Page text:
What is HFT?

For people who have never heard of HFT.
HFT = Hunter Field Target

Basically 30 targets set up at different ranges outdoors. They are generally painted yellow, with a black ‘zill zone’. Hitting the yellow plate scores you 1 point. Hitting the ‘kill zone’ makes the target fall over and gets you 2 points. The targets can be in woodland, fields, high, low, partially hidden or in the open. Every course is unique and all are great fun.

Most of what I know about HFT comes from several websites. Links are below with a brief description.
(To be clear I have no affiliation with the below sources. They are just the ones I happen to have read).

Cambridge HFT

An overview of the basics without going into details like kill zone sizes and range finding techniques. To be honest this is plenty to give the beginner a general idea.

Read this first, If you like the sound of it so far, move on to the next one.

Air Arms

This goes into a bit more detail. There is some introduction to range finding, sizes of kill zones, and shooting positions. This is as far as I got before I went out to a club to have a go.

At this point I think it’s best to get out there and have a go at knocking over some targets. My advice here is to ignore any competitions for now and go to a practice range. Don’t even worry about the rules for now (I certainly didn’t).
The main thing is to enjoy it and stay safe (more on this in the next post).

UKAHFT

Here you will find everything you need to know about the rules and regulations of events run to UKAHFT rules. Target specifications, positions, scoring etc. I have glanced through this site but I haven’t really read much of it so far. However I definitely will and it will feature in later posts.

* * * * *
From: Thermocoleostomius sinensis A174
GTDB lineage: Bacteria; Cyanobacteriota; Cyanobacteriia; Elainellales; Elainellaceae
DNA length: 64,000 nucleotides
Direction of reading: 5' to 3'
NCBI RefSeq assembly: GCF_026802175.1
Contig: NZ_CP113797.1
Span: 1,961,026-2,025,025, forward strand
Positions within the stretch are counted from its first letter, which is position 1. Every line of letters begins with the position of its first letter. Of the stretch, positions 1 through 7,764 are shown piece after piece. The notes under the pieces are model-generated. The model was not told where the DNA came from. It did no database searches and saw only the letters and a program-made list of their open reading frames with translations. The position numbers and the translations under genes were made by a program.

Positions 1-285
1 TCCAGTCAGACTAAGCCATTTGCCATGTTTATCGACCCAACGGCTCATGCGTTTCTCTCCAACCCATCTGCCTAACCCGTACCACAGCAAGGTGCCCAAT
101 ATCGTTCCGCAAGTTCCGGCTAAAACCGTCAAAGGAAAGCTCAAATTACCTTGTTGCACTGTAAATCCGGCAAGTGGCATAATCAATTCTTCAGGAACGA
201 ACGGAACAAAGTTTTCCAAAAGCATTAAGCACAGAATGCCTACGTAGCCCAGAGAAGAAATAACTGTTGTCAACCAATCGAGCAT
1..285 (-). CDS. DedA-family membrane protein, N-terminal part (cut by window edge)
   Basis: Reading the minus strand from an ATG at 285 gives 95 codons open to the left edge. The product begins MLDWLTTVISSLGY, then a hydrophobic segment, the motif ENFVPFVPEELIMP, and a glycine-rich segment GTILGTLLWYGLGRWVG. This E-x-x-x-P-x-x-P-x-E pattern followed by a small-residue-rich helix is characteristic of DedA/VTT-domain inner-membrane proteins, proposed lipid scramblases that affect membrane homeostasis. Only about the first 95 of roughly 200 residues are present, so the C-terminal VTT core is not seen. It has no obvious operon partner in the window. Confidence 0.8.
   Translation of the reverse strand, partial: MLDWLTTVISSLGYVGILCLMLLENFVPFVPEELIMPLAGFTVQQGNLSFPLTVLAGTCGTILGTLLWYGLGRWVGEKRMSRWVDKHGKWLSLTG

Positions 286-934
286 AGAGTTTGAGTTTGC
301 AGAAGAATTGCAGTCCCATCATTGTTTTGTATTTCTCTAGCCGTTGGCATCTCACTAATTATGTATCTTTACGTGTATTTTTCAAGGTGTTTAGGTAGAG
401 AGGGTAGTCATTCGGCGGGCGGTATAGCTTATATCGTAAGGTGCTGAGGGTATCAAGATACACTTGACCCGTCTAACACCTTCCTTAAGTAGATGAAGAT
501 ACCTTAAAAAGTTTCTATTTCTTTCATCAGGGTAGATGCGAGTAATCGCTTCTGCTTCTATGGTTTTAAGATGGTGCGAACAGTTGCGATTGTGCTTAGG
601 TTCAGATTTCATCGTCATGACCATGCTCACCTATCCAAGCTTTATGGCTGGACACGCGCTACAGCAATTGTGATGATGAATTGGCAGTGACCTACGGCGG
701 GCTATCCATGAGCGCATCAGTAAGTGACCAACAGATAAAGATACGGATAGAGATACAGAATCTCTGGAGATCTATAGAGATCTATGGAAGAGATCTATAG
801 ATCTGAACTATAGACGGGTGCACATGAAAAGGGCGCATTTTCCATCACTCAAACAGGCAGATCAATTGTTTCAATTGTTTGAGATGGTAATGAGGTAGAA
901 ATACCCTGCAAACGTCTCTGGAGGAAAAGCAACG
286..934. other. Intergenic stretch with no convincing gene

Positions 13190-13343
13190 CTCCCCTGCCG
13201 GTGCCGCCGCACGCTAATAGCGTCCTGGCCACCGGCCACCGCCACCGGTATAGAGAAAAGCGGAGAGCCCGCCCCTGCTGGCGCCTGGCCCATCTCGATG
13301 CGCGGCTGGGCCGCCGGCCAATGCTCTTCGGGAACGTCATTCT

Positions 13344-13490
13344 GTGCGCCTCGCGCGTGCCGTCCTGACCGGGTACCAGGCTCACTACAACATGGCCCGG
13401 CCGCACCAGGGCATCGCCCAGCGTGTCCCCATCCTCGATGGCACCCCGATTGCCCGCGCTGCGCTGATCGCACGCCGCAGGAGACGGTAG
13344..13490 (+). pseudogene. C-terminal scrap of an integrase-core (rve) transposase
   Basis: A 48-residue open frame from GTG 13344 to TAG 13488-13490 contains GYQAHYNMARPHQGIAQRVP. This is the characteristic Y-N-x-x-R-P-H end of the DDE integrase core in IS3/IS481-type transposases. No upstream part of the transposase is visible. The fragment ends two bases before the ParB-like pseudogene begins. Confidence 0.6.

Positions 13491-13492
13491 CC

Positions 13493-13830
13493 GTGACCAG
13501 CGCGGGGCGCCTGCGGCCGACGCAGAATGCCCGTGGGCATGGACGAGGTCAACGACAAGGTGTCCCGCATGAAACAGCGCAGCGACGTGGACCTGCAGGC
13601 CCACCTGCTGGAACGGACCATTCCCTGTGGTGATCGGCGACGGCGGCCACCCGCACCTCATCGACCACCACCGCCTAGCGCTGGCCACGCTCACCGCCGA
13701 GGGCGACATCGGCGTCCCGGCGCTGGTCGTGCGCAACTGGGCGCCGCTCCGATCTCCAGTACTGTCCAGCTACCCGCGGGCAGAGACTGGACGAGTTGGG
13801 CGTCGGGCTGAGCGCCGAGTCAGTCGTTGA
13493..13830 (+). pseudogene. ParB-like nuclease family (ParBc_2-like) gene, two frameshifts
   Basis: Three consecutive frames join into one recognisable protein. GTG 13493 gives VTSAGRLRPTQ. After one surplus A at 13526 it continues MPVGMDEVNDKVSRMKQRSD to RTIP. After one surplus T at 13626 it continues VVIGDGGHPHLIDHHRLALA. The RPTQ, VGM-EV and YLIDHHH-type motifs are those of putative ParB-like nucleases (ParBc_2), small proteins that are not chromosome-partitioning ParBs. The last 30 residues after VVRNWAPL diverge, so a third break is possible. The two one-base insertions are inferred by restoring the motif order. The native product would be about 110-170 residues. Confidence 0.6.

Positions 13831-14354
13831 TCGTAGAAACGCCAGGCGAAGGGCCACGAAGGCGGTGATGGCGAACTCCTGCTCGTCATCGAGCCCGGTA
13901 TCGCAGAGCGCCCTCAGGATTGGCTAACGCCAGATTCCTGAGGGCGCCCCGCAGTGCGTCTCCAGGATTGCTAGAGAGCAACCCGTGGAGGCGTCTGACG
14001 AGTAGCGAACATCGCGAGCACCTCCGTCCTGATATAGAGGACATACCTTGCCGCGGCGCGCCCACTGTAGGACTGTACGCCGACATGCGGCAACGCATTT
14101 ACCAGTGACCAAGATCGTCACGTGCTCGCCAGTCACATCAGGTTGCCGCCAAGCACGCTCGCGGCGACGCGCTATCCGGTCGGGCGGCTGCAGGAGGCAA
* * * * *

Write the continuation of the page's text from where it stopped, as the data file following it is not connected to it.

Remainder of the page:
So what HFT is from my point of view? (in a rough order of importance to me)

  • A nice walk in the countryside with my mates
    • The mates in question are probably bored of hearing this by now but it’s true. When we go out and do practise courses it’s very sociable and there is probably more talking than shooting.
  • Fun and challenging shooting
    • I quite like sitting on a plinking range, but after an hour or two I can get a bit bored of sitting still . So walking between pegs and shooting from different positions is perfect for me. Especially as the targets are all different shapes, sizes and distances.
  • Low barrier to entry
    • You can have a go with almost any rifle/scope combination as long as it is legal. Once you have started the course you are not allowed to make any scope adjustments. So forget about those £800 jobs with 24x zoom and big sidewheels because you definitely do not need them.
    • I started with a springer and a £50 scope. I upgraded the gun to a fancier looking springer (because i’m a tart) and upgraded the scope to a £150 one (because someone drove into my car and I had to cheer myself up). I can see both lasting a long time.
  • Increased skill
    • Shooting HFT will make you a better all round shooter, no doubt in my mind about that. These skills will transfer across to other disciplines too (hunting, FT, bell target etc)
    • My trigger technique and stability (standing and kneeling) are already improving and I am still new to this.

 

I am aware that there is so much more basic information to cover. For this reason I am trying to get certain posts out as quickly as I can. Safety, location and equipment will all be covered.

Hopefully that will be enough to give you enough information to get out and have a go.

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